One night, a bed was delivered to the home (there’s already three bedrooms in the house). Later that night, there were very bright flashes coming from the house. Based on the attire and thuggery in the house that night, there’s no doubt this was a porn shoot.

The owner has been contacted multiple times. He is disputing the city’s code violations for trash and he has revised his rules to disallow bad behavior. However, he isn’t actively monitoring the activity in this house for the sake of being a good neighbor. In fact, he has asked us to call him if we observe guests breaking his rules. I am not his personal security detail.

Airbnb invites activity into our neighborhood that people don’t want to do in their own neighborhood. Then what the hell makes you think I want it in  my neighborhood? This comes in the form of drunken teen parties, sex parties, porn activity, prostitution, perhaps sex trafficking, drug use and generally, undesirable people and activities.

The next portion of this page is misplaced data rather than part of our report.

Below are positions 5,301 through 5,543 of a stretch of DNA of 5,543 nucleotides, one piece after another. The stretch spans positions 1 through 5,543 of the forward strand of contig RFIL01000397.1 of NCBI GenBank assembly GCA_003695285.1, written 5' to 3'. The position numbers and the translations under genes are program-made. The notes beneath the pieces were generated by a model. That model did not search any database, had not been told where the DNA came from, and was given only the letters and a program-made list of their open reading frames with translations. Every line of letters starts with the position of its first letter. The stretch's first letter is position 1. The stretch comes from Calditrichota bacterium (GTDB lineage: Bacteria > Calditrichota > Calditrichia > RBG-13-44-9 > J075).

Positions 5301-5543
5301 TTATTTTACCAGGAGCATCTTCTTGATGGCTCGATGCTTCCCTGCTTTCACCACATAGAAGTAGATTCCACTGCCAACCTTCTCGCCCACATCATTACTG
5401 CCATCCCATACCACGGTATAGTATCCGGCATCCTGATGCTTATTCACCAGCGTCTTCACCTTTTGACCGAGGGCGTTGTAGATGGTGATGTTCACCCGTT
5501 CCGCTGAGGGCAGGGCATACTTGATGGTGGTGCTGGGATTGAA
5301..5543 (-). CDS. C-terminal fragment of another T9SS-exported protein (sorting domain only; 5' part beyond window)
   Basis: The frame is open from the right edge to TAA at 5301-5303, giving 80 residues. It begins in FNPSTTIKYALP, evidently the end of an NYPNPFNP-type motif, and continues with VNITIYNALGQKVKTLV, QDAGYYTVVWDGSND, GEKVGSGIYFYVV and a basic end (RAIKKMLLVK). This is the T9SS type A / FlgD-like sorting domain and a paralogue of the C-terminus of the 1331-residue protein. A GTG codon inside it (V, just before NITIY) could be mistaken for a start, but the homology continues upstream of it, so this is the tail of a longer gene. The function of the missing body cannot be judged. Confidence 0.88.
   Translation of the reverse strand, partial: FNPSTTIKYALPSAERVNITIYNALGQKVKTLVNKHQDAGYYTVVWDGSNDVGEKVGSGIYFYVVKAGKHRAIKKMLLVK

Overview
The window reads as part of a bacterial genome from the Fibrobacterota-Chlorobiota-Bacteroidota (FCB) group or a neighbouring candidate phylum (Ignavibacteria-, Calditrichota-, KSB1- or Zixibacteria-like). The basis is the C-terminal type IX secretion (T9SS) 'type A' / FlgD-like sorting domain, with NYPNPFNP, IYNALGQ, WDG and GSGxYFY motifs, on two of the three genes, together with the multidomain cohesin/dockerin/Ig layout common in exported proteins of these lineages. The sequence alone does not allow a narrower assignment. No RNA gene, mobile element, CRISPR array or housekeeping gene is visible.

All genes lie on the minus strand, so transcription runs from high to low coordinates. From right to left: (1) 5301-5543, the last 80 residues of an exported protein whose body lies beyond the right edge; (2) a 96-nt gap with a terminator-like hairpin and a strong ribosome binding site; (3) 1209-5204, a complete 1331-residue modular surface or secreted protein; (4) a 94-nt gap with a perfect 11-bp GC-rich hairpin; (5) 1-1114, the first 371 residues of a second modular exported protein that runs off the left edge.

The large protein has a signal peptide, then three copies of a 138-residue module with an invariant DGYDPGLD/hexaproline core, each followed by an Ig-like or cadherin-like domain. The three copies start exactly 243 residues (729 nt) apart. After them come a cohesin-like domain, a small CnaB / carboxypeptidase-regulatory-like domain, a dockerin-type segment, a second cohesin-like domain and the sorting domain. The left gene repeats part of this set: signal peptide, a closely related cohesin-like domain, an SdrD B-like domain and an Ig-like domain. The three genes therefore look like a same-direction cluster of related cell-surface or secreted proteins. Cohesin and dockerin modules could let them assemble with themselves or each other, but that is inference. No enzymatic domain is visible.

This is degrading the safety and security of our neighborhood, so much so that several of us neighbors have had to install security cameras and additional security lighting. Numerous complaints have been filed with Airbnb. We get nice letters stating they shared our complaints with the owner. Nothing changes. The homeowner could care less. He is getting his bone at our cost. I believe Airbnb has a good and viable purpose, but not in my neighborhood. This means war.